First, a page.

One of the intentions of the tour format introduced to elite-level cross-country ski racing in the past few years is to allow sprinters and distance specialists to compete on a level playing field.
That balance hasn’t been achieved yet at the World Cup level: None of the winners of the four editions of the Tour de Ski, men’s or women’s, have been pure sprinters.
But in this weekend’s three-stage mini-tour held in Rossland, BC, organizers couldn’t have scripted the finish any better, at least on the men’s side.
In Sunday’s 15 k classic race in Rossland, BC—the last of the stages—the whole event came down to a duel in the final meters between two Canadian national team members: speedster Stefan Kuhn and slow-twitch stalwart George Grey. After following Grey’s path through fresh powder for much of the race, Kuhn had just enough gas in the tank to come around and snag the victory on the homestretch. Score one for the sprinters.
“Stef came on hard, managed to ski right up behind [Grey[, pop out, and get by him in the last few meters to the line,” said Drew Goldsack (AWCA/Canadian National B-team), who, as the third-place finisher, probably had the best perspective of the battle for the top spot.
As a stronger sprinter, Kuhn wasn’t supposed to have a chance in Sunday’s race, which was handicapped based on the results of the two previous stages—a sprint and an interval-start
Sunday’s seed list had Grey heading out first, with an advantage of a half-second over Goldsack, and an extra 3.5 seconds over APU’s Lars Flora.
Grey was fresh off a top-35 finish on the World Cup in Switzerland last weekend, and Flora has been skiing the lights out on the domestic circuit. Kuhn started fourth, nearly 15 seconds behind the lead pack, which should have put him out of contention.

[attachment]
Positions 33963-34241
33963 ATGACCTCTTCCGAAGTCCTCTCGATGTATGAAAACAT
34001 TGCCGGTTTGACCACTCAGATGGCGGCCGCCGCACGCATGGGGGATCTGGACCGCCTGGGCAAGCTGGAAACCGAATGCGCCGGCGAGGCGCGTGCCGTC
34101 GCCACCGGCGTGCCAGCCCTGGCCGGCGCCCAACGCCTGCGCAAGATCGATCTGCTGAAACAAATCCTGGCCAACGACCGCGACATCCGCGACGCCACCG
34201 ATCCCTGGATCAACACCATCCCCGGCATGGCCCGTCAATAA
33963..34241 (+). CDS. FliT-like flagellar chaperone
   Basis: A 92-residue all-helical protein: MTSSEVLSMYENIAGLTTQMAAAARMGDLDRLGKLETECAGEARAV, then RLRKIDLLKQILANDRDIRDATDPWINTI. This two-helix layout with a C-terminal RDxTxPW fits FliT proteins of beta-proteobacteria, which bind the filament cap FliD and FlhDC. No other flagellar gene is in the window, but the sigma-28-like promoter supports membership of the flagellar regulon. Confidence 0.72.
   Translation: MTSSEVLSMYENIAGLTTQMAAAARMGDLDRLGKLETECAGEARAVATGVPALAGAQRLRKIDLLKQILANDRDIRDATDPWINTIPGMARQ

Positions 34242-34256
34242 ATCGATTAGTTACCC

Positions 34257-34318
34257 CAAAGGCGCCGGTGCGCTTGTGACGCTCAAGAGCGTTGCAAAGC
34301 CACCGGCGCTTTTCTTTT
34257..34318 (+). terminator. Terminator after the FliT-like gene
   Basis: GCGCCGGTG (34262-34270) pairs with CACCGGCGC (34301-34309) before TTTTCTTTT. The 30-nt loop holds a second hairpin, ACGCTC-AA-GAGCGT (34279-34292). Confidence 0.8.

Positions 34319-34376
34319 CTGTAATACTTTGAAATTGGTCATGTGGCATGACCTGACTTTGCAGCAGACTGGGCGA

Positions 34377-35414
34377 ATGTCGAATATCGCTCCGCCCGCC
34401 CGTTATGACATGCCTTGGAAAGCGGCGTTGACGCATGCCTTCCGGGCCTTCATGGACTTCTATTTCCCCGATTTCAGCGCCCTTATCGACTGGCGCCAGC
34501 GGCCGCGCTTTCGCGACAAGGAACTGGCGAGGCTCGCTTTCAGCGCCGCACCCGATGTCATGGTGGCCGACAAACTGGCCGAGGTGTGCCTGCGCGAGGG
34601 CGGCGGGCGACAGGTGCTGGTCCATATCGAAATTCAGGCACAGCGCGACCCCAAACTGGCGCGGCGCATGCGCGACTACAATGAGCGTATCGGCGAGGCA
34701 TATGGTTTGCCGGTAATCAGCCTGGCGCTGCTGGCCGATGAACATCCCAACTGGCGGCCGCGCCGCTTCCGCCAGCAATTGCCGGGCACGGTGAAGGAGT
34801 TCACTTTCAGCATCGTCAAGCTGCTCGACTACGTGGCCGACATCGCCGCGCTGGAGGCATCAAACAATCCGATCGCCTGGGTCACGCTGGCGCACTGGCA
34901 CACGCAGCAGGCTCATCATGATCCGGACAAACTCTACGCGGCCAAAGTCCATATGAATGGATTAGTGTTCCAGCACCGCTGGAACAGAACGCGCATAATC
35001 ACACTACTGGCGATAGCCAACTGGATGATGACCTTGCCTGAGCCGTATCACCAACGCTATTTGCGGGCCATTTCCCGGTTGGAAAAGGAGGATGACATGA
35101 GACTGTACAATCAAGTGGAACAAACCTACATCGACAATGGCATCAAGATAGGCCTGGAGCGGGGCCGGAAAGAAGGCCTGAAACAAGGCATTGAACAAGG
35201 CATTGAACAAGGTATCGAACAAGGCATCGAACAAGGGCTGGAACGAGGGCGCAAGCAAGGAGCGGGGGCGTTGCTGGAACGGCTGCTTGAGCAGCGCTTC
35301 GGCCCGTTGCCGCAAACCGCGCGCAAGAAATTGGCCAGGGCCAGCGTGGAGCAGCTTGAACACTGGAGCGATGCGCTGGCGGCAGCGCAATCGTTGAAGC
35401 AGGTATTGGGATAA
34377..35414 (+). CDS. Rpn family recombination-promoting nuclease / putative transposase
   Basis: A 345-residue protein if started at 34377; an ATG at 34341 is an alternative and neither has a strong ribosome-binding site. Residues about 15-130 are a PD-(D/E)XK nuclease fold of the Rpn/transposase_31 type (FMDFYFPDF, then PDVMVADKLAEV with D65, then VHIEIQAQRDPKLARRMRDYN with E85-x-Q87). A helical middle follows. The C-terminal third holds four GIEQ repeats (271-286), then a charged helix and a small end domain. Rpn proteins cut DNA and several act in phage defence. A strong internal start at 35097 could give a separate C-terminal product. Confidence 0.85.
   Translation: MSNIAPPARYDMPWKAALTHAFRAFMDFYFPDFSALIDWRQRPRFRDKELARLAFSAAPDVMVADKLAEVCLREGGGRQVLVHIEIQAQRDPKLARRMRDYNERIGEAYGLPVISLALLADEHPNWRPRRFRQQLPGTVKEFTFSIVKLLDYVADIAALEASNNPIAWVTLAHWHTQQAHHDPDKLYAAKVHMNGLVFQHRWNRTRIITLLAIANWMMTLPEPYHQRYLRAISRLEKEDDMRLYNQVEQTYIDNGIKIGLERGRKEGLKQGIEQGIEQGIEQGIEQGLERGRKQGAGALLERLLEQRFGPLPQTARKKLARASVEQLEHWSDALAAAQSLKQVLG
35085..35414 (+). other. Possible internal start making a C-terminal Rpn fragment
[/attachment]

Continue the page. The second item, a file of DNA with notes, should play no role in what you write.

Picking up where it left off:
But the weather had other plans. A few inches of fresh powder had filled the tracks between the women’s race and the men’s race, which Grey said ruined his plans to push the pace from the gun.
“Due to the snowy conditions, it was next to impossible to make any time off the front,” he wrote in an e-mail. “Instead, plowing the snow allowed others to gain time and the leaders to suffer.”
Goldsack said that he was “hammering” for the first two or three kilometers of the race to keep any chasers from catching up. But his efforts were for naught, as Kuhn, Jesse Cockney (AWCA) and Mikey Sinnott (SVSEF) all came gliding up to the lead group from around a corner.
“It felt like you were going crazy hard at the front, and then just zone three behind,” Goldsack said.
Grey made a hard effort to try to break things open in the closing kilometers, creating a gap of nearly 10 seconds over Kuhn and Goldsack. But according to Grey, Kuhn caught up on the final downhill into the finish, where he took the win with a lunge.
Flora was fourth, ten seconds behind, while fifth- and sixth-placed Cockney and Sinnott ended up a little farther back—23 and 45 seconds behind, respectively.
For his overall win, Kuhn received $700, plus an extra $175 for posting the fastest elapsed time in Sunday’s stage.
Add Kuhn’s victory to that of Andy Newell’s last spring in the SuperTour Finals in northern Maine, and sprinters now hold a two-nothing advantage over the distance skiers in stage races on North American soil.
Kieran Jones and Inge Scheve contributed reporting.
Nat Herz is an Alaska-based journalist who moonlights for FasterSkier as an occasional reporter and podcast host. He was FasterSkier's full-time reporter in 2010 and 2011.